Putin Says The US and EU Have Defaulted on Their Obligations to Russia
Russian President Vladimir Putin stated today that the freezing of the currency reserves of the Bank of Russia marks the "end of reliability of first-class assets" and that "now everybody knows that financial reserves can be simply stolen". While the recent actions of Vladimir Putin in the invasion of Ukraine are abhorrent, he makes a salient point regarding the economic sanctions imposed by the West. They may have effectively ended the Bretton Woods II global monetary system where US debt in the form of US Treasury Bonds was held as the main collateral instrument in global trade. By freezing these assets the trust in this system has been broken, and in doing so many countries around the world will look at what has happened to Russia and think "can this happen to us?" - it may mark the end of dollar hegemony, as 1971 marked the end of the gold standard.
To really dig deep on this topic, listen to this recent podcast from the Grant Williams Podcast with Luke Gromen:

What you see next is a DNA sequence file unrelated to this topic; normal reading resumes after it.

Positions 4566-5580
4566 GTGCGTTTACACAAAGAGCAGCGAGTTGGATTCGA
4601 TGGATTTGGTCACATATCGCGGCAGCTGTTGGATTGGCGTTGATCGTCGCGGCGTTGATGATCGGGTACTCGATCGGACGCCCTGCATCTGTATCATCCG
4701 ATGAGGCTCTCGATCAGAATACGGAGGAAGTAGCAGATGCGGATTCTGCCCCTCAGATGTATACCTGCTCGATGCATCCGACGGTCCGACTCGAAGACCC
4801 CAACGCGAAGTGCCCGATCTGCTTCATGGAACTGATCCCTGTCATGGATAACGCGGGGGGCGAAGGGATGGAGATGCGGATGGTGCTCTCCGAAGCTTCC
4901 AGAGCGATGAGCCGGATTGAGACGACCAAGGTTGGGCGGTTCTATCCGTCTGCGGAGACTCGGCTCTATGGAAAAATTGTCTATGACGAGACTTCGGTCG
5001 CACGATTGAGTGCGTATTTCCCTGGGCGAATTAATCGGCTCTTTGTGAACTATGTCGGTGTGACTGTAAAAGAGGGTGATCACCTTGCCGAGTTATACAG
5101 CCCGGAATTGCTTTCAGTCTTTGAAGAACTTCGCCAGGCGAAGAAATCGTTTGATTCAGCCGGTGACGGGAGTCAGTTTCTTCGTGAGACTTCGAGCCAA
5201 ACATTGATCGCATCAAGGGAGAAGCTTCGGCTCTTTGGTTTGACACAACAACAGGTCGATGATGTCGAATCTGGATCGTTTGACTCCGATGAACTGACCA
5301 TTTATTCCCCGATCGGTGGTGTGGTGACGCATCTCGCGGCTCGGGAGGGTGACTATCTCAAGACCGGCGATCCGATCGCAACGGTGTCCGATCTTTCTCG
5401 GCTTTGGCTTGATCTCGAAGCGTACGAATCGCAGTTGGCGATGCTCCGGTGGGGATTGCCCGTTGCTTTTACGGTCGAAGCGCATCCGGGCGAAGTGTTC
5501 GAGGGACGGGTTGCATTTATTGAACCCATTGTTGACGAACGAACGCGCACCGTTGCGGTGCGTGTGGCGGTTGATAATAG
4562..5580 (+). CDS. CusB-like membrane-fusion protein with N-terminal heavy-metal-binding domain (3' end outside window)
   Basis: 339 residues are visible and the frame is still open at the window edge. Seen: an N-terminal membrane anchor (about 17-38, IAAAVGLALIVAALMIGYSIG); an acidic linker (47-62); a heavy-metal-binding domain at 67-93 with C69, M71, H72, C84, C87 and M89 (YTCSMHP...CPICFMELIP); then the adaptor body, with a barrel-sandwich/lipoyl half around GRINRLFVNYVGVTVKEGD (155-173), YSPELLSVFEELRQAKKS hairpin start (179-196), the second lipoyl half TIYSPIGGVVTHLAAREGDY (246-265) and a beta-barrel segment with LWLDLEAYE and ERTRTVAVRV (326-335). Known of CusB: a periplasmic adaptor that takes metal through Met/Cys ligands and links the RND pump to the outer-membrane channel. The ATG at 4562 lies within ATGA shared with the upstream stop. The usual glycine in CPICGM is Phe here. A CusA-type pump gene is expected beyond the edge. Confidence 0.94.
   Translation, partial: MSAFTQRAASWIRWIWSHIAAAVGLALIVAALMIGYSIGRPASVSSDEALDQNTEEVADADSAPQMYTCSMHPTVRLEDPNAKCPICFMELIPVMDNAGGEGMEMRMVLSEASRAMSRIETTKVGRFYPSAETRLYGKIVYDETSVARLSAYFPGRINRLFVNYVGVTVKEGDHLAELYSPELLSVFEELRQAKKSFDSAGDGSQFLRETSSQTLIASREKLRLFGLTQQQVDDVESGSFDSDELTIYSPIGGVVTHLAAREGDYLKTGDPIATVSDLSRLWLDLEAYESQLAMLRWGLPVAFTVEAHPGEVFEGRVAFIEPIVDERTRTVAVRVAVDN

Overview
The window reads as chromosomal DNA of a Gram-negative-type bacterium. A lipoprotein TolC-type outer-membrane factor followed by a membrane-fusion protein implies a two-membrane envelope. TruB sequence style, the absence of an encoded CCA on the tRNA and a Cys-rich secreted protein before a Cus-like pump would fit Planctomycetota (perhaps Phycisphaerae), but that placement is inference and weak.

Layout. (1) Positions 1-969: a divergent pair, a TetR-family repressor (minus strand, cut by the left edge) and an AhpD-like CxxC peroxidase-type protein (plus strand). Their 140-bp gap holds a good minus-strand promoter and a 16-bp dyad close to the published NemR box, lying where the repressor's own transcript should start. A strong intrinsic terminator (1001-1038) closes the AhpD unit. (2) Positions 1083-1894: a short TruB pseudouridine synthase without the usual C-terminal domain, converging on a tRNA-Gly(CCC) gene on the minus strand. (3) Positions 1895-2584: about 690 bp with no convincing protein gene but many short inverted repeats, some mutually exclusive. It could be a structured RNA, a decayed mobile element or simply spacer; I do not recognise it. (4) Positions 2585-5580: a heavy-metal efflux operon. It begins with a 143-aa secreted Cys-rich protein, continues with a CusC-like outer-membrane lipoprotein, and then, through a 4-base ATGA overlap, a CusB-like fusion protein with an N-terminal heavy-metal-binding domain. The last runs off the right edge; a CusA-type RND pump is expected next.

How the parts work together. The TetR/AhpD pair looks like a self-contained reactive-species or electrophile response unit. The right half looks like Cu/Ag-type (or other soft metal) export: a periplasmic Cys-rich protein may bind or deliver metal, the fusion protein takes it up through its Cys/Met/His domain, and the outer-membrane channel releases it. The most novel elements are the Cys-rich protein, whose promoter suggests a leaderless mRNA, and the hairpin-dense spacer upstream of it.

What does this mean for Bitcoin? If countries are looking for an asset to hold sovereign reserves in that aren't confiscatable they may begin to look elsewhere. Some may turn to gold, as central banks already hold gold. But, gold is typically held in reserves in New York and London because the main gold markets are there due to the cost and risk of transport. This opens gold up to confiscation and censorship sensitivities. Some may choose oil, and various other commodities, as many countries already hold vast amounts of oil in reserves. But adding large monetary premiums to commodities can cause massive price inflections, and because we typically need commodities to survive, increasing commodity prices are not necessarily a good thing. Bring in Bitcoin which is a commodity with no industrial purposes, it is pure monetary premium, and a digital bearer asset, meaning the holder of bitcoin has ownership rights (read our article on holding your own bitcoin keys to ensure your ownership rights). Bitcoin's market cap is ~750 billion USD, a small fraction of total world currency reserves, but as nation-states begin to realize the advantages of holding a censorship resistant monetary asset, which is easily transferrable and easily stored, you may begin to see further nation state adoption, and central bank bitcoin acquisitions.